It’s all easily understood and by the time you head home from one of our unique New Zealand photo tours (click here to get in touch and book) you will have learned skills you can incorporate into a lifetime of photography.

New Zealand Photo Tours

South Island hills captured in the sunset light. Olympus OMD EM1X

Replacing your computer: a photographer’s perspective

As a modern photographer, a computer is essential to life. It is your comms centre with clients if photography is your job, your image filing system, your darkroom, your image display device and so many more things. With the new Macbook Pro 16” laptops just released, it seemed an ideal moment to look at this. The time comes, as it did recently for me, when replacing your computer is necessary. I thought I would look at the process.

Mac or Windows?

Ah, the eternal question.

My personal recommendation is Mac. Mac is just plain better for photographers. For example, a Mac computer will open a RAW file on the desktop. It does not need any kind of app like Lightroom to ‘understand’ the image. Mac OS (currently Catalina) will open the file natively.

Mac apps are nicer to look at all day, more helpfully designed and do not require things like ‘drivers’ to cause you problems down the line.

The downside is that, sometimes, the software that you want to use is only written for Windows. This does not happen often nowadays though. A similar issue arises with the iPhone vs Android debate, but usually the other way round. For example, Profoto’s flash control app is only available in iOS not Android at the time of writing. If you want to edit video, such as this one of our New Zealand photo tours, in Final Cut Pro you need a Mac.

Desktop or laptop?

My view here is simple.

If portability is your number one priority, then obviously you need a laptop.

If it is not your number one priority, a desktop is usually cheaper and better. Laptops excel at making things small, but that technical and engineering skill costs money, as does the whole battery onboard issue.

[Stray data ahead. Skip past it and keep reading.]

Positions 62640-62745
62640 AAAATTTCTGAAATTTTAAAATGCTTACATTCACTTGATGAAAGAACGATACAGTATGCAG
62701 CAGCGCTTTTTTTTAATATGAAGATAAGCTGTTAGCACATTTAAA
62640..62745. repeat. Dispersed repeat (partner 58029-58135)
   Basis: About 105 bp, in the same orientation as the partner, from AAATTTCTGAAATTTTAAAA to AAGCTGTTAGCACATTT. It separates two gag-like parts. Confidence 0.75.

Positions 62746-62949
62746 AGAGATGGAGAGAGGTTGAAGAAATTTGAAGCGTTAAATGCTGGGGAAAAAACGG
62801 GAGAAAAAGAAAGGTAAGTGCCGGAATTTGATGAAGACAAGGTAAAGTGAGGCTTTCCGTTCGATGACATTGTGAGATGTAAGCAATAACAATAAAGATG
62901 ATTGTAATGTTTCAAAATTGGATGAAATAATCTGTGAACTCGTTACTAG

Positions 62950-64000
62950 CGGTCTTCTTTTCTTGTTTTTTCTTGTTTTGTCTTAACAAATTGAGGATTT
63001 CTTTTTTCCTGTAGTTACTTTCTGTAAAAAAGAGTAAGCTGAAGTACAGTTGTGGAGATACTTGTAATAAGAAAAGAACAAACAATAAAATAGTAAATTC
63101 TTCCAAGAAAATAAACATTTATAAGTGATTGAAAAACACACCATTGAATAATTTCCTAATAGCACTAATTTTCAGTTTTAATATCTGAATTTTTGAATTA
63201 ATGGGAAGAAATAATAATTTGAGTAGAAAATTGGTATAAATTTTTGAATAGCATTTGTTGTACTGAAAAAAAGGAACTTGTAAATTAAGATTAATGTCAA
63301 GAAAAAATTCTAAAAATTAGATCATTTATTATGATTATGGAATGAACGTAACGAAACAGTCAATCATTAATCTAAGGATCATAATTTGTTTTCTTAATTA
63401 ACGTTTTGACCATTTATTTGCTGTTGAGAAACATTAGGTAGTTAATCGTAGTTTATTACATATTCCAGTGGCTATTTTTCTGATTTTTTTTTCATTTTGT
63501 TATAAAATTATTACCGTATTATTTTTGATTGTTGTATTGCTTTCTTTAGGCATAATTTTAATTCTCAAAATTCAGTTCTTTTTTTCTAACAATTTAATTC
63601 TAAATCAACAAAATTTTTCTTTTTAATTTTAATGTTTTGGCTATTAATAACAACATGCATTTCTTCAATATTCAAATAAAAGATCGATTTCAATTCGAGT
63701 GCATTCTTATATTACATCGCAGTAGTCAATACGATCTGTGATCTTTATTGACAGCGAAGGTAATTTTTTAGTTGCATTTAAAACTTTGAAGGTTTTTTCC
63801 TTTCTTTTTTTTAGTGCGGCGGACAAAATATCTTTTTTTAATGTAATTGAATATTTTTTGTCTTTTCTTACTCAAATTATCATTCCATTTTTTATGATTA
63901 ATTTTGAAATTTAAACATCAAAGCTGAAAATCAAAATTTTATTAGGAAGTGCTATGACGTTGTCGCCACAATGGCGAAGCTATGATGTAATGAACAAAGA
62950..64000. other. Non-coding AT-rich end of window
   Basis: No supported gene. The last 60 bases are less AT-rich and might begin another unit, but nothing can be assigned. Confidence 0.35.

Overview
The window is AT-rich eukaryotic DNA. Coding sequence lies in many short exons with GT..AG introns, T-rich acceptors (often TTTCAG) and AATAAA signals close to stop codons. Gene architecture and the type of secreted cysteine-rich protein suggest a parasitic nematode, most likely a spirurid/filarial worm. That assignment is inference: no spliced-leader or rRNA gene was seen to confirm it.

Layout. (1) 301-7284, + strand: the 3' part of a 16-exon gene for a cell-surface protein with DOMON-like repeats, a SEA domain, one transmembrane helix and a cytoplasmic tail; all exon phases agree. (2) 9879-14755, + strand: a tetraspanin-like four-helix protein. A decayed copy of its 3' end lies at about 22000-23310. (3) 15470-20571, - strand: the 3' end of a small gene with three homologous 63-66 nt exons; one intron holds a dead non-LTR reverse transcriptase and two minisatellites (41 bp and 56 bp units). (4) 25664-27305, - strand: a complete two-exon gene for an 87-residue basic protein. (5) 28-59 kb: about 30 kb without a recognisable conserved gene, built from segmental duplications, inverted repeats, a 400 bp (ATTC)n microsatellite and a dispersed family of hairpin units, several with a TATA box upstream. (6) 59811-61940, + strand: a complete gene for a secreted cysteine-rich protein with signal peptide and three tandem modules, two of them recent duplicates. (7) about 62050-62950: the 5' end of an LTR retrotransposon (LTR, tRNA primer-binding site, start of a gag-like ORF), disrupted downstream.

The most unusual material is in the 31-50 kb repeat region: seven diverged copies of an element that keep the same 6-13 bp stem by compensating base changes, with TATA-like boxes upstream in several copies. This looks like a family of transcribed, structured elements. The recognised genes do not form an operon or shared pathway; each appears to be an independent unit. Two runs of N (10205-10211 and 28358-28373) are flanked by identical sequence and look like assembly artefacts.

My personal choice is an iMac Pro on my desk and a Samsung tablet. I went with the Samsung tablet because (a) it was MUCH less expensive than an iPad Pro and (b) at the time, it was the only way to have a tablet with a file manager that allowed connection to external drives. New iPads can do that to some extent as of the latest update but the price differential remains.

My desktop machine has 4TB of storage inside so I no longer get annoying messages from any of the apps or the OS concerning lack of space when I have uploaded a large shoot and want to get to work. Also, the iMac Pro has 4 Thunderbolt 3/USB-C ports and 4 USB 3.0 ports, the elusive headphone jack, a high speed UHS II card reader (unlike any other Mac) and 10 Gigabit ethernet capability. Yes, it is an expensive machine (although your money does get you a 27” 5K display as well, of course) but my view is that it will last at least 2 years longer in useful life than any other Mac I could buy and be worth more at the end.

The main advantage of the iMac Pro in computing terms is the multicore performance. Most photographic apps are not the best at using multiple cores – YET. They are better now than as recently as a year ago, and will only get better. Certainly the Pro iMac streaks through tasks like applying masks in Lightroom that caused my previous, Late 2015 iMac to cough, stutter and ramp up the fans as though it were an aircraft taking off. The Pro is smooth (the red mask goes on like real paint) and remains eerily silent.